fiatp256

library fiat_p256

module Fiat_p256

Field operations
These are implemented in Field_element
, which is a binding over p256_{32,64}.h
. These are files extracted from Coq code in this repository.
This module uses Montgomery Modular Multiplication. Instead of storing a number a
, operations are done on aR
where R = 2^{256}.
It is possible to check that these files correspond to the extracted ones in the upstream repository by running dune build @check_vendors
.
These files are part of the trusted computing base. That is, using this package relies on the fact that they implemented the correct algorithms. To go further, one can rerun the extraction process from Coq sources, see #41.
Point operations
Points (see the Point
module) are stored using projective coordinates (X : Y : Z):
 Z=0 corresponds to the point at infinity
 for Z≠0, this corresponds to a point with affine coordinates (X/Z^{2}, Y/Z^{3})
Doubling and addition are implemented as C stubs in p256_stubs.c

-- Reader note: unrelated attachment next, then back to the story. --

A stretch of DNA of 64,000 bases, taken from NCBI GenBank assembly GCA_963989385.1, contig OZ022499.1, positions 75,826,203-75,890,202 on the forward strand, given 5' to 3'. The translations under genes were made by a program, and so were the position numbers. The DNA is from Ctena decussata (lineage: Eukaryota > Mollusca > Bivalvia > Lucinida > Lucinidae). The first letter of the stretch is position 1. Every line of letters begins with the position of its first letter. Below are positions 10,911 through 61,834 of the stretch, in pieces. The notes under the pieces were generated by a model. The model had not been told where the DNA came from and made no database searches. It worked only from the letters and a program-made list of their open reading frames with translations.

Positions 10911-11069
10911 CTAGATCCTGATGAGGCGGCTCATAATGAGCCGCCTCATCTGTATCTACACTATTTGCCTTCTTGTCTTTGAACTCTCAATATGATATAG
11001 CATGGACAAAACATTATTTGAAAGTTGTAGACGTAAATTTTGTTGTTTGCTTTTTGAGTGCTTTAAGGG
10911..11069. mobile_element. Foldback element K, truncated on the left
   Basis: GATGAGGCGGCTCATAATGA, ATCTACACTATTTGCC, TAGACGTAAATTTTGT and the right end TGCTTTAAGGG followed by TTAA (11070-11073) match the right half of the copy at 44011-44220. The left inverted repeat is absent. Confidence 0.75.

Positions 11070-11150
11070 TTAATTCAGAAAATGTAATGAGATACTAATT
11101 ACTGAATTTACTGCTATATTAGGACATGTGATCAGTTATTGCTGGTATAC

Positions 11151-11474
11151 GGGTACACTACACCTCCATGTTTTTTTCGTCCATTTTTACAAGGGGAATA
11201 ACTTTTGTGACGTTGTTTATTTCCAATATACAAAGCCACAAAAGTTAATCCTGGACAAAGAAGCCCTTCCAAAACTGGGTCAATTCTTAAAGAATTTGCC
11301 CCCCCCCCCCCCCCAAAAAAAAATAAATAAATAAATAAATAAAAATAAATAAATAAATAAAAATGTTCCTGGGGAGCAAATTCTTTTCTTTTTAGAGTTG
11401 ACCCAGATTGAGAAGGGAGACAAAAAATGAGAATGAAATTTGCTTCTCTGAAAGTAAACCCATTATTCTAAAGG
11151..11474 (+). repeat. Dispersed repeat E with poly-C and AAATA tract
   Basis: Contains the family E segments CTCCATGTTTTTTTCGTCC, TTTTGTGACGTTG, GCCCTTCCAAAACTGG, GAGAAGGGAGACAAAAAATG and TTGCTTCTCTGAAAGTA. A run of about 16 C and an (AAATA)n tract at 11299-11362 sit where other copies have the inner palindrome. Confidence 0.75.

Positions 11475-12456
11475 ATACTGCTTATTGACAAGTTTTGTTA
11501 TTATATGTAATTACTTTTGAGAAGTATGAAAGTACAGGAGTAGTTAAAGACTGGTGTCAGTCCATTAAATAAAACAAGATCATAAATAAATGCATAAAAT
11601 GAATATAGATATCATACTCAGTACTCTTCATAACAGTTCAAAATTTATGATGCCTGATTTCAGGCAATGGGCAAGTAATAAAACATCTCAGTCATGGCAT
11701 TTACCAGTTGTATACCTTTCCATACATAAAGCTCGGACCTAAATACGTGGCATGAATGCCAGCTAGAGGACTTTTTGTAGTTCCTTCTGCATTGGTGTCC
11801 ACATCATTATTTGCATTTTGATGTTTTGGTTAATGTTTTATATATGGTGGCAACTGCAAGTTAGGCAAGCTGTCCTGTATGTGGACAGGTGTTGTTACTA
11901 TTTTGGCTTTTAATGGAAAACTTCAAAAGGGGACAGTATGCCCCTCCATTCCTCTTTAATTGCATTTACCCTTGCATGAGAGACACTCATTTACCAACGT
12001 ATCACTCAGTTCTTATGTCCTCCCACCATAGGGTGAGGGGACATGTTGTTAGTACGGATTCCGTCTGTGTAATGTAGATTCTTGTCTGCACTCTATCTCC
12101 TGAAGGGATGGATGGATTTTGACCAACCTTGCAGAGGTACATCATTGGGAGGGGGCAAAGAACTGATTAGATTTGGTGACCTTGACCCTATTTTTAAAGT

using code that comes from BoringSSL, Google's fork of OpenSSL. Fiat code has been design in part to be included in BoringSSL, so this does not require any particular glue code.
Some operations are implemented manually, in particular:
 conversion to affine coordinates, as described above. This relies on a field inversion primitive from BoringSSL, that is exposed in
Field_element
.  point verification (bound checking and making sure that the equation is satisfied).
There is no automated way to check that the BoringSSL part is identical to that in the upstream repository (nor to update it).
Scalar multiplication
Implemented by hand using the Montgomery Powering Ladder.
Instead of branching based on key bits, constanttime selection (as defined in fiat code) is used.
The following references discuss this algorithm:
 Scalarmultiplication algorithms, Peter Schwabe, ECC 2013 Summer School
 Montgomery curves and the Montgomery ladder, Daniel J. Bernstein and Tanja Lange
Key exchange
Key exchange consists in
 validating the public key as described in RFC 8446 §4.2.8.2;
 computing scalar multiplication;
 returning the encoded x coordinate of the result.
This is implemented by hand and checked against common errors using test vectors from project Wycheproof.